| 02 Mar 2015 | 04:26

    hot on the trail of their immensely popular yearling, dell'anima, joe campanale, gabriel thompson and bobby werhane opened l'artusi a few months ago, and their newcomer really hit the ground running. campanale, who was sommelier at the venerated babbo, and thompson, who worked in such exalted kitchens as those at le bernardin and del posto, have the chops, imagination and follow-through necessary to create and maintain a highly successful restaurant. and l'artusi proves that yet again.

    l'artusi is much larger than its sister restaurant predecessor several blocks to the north. and its mind-of-its-menu, not unlike dell'anima, is considerably less expensive, and proudly market-driven.

    past the 30-seat bar area, the swanky and sprawling dining room flaunts a totally exposed, gleaming and very busy kitchen. i can't remember seeing such a busy kitchen staff that was so conspicuously gleeful. the walls of the dining room are deep dark blue, lighting is warm and soft, and the banquettes have attractive striped upholstery. upstairs is a private dining room surrounded by a fancy glassed-in wine cellar. service throughout is pointed and unusually focused. our lovely server, dana, made some very helpful suggestions, as certain aspects of the menu are rather vague. she also told us that the kitchen staff was mostly from dell'anima.

    we happily put ourselves in the hands of assistant beverage director aaron sherman, who, it quickly became apparent, could pair wines with the very best of them. chilled barron point oysters never had a better companion than sparkling cave du vin blanc de morgex et de la salle (2006, valle d'aosta), from the highest winery in europe-nearly 4,000 feet in altitude. the wine is especially bubbly, with a very dry and delightful finish. as for the coppery, sweet oysters, they're scattered with canteloupe cubes and sided by meyer lemon mignonette.

    the oysters lead the "cru" (raw) column of the five-column menu. vitello tonnato is a preparation i usually shun because i am no fan of canned tuna. but cru is cru, and so, spread over a large square plate are razor-thin slices of raw veal dotted with 1/4-inch squares of tomato and crunchy sea salt, and finished with luscious and lemony raw tuna cubes and a pair of quail egg yolks.

    our next wine was mastrojanni "san pio (1998, toscana), a cabernet blended with sangiovese grapes to yield strong mushroom notes. the wine was almost salty, with a lot of heft.

    tagliatelle with braised rabbit, diced tomatoes and thyme was pleasantly warm and musty, suffused with rustic rabbity warmth.

    spaghetti and meatballs were served sizzling hot. the ruddy gravy was wound through with diced pancetta, and the ping-pong-ball-sized meatballs were delightfully spongy and perfectly cooked. i found the sauce to be a bit salty; to be sure, this kitchen is not shy with the salt shakers.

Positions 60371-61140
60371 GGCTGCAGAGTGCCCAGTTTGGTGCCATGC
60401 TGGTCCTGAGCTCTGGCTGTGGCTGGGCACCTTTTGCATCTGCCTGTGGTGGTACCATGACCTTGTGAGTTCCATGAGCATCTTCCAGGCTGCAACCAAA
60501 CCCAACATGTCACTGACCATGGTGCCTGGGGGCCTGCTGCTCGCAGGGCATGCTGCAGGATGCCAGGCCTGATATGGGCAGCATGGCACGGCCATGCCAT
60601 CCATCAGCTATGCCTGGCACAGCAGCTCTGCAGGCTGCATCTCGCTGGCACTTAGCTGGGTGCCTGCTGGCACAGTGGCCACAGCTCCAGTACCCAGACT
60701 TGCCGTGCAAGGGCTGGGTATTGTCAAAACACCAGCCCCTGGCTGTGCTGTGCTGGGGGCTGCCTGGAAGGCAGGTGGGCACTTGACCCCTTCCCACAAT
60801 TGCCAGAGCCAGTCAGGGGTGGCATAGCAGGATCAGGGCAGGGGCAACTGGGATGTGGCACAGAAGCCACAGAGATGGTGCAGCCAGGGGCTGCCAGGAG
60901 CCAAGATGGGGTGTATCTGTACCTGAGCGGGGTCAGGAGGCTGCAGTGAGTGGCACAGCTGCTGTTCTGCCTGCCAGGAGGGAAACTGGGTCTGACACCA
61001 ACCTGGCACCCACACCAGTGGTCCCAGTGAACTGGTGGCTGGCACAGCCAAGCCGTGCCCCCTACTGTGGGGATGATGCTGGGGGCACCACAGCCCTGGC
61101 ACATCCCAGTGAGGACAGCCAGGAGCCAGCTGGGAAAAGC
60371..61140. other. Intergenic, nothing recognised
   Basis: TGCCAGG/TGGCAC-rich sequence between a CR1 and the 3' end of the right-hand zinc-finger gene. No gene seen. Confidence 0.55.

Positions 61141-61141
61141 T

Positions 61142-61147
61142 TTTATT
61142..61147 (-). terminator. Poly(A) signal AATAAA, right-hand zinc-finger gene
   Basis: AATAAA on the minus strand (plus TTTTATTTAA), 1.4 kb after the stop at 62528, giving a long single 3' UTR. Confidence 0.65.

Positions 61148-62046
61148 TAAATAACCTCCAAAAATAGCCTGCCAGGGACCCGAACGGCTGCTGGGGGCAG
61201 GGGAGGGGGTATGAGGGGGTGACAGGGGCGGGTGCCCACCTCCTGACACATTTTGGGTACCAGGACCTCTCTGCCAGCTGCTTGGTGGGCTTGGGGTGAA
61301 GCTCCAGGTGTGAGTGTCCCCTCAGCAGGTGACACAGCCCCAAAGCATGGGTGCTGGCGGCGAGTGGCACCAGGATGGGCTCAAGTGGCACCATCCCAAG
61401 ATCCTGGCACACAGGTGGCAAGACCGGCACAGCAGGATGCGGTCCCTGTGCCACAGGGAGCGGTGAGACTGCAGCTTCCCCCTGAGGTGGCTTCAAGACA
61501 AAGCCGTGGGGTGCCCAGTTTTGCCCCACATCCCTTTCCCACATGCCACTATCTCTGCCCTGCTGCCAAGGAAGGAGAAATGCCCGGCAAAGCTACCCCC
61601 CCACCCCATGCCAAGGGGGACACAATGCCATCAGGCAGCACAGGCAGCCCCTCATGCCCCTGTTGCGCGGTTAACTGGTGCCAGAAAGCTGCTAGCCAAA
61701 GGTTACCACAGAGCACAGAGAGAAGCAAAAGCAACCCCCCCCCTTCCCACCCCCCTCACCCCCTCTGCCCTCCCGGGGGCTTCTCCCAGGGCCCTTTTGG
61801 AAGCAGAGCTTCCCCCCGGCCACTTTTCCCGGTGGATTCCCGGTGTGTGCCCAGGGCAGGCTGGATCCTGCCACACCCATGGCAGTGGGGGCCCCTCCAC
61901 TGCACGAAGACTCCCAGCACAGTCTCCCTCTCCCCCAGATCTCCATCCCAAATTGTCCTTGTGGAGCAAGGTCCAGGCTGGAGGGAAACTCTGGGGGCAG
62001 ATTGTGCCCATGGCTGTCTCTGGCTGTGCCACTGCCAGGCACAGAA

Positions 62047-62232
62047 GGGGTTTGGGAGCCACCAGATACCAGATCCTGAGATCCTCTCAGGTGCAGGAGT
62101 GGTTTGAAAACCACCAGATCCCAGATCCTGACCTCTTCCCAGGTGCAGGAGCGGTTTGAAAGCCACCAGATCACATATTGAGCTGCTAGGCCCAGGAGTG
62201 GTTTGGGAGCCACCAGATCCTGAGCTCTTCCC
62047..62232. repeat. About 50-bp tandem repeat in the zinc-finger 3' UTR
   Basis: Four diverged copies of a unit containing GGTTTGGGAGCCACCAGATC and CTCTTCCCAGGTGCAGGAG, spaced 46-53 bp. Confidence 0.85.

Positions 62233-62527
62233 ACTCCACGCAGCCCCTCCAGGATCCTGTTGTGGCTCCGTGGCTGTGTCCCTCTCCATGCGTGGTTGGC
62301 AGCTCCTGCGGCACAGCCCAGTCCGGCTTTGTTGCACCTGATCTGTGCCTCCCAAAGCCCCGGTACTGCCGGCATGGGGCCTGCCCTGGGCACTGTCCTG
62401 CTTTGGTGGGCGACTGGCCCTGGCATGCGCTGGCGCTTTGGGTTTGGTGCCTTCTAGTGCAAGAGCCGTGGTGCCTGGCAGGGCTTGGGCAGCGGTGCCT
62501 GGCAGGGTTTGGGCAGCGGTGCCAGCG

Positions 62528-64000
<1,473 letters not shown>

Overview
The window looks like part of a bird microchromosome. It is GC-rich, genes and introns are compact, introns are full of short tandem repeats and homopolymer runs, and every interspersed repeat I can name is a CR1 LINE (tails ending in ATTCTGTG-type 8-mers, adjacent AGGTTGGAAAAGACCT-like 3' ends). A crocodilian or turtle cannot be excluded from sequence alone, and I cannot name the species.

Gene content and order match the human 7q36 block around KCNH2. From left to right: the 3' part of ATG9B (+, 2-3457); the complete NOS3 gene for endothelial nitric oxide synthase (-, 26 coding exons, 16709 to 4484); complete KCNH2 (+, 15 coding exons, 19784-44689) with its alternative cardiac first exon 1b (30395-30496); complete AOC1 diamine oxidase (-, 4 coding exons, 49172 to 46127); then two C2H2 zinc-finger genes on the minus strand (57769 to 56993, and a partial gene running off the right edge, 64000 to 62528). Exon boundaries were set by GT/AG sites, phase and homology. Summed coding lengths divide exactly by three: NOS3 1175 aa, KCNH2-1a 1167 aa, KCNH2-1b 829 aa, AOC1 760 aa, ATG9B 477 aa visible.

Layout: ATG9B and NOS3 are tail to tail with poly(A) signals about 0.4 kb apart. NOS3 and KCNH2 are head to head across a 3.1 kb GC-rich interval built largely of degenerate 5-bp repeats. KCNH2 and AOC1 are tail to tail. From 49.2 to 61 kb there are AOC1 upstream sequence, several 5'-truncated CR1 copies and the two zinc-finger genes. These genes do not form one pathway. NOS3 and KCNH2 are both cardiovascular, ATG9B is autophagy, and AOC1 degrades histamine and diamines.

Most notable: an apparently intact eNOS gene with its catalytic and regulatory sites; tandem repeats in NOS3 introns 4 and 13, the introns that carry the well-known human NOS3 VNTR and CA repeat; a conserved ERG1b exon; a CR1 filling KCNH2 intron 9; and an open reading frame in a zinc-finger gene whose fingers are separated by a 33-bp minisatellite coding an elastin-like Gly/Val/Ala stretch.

my quail was certainly large enough, butterflied and grilled to medium-rare and served with stewed red onions, braised cipollini and a hunk of preserved lemon. the dish was like a burst of autumn in darkest january.

    lobster meat is arranged along a monkfish fillet, which is then rolled up and sliced into four thick coins. this rich and luxurious preparation is finished with a heap of a recherché and bitter green called castelfranco after the region of veneto where it is grown.

    the pastry chef, katherine thompson, is married to executive chef thompson, and they certainly make a fine gustatory pairing. her bittersweet chocolate budino is a dense and rich affair. a cup of thick chocolate pudding is topped with a spiraling of chocolate-honey crisp, and a vanilla cream egg on the side.

    dana told us that a lot of people crinkle their noses when they see "olive oil cake" on the dessert menu, but it's extraordinarily moist thanks to that olive oil, sweetened with vin santo and sided by honey-soaked golden raisins and topped with a tuft of crème fraîche mousse.

    these paired perfectly with the barberani, moscato passito (2004, umbria) that aaron selected, a bright yellow, fruity, intense dessert wine that had a certain stylishness and a long linger on the palate.

    we finished with a spanish cheese called nevat, a lightly dusty sheep cheese that appears and then vanishes on the palate like a great riesling. firm noble goat cheese from austria is more assertive, with those unmistakable tangy goat milk flavors but a nice, mild aroma.

    set smack-dab in the middle of a neighborhood well stocked with wonderful restaurants, l'artusi is sure to remain and prosper. -- l'artusi 228 w. 10th st. between hudson and bleecker streets 212-255-5757 entrées: $10 to $24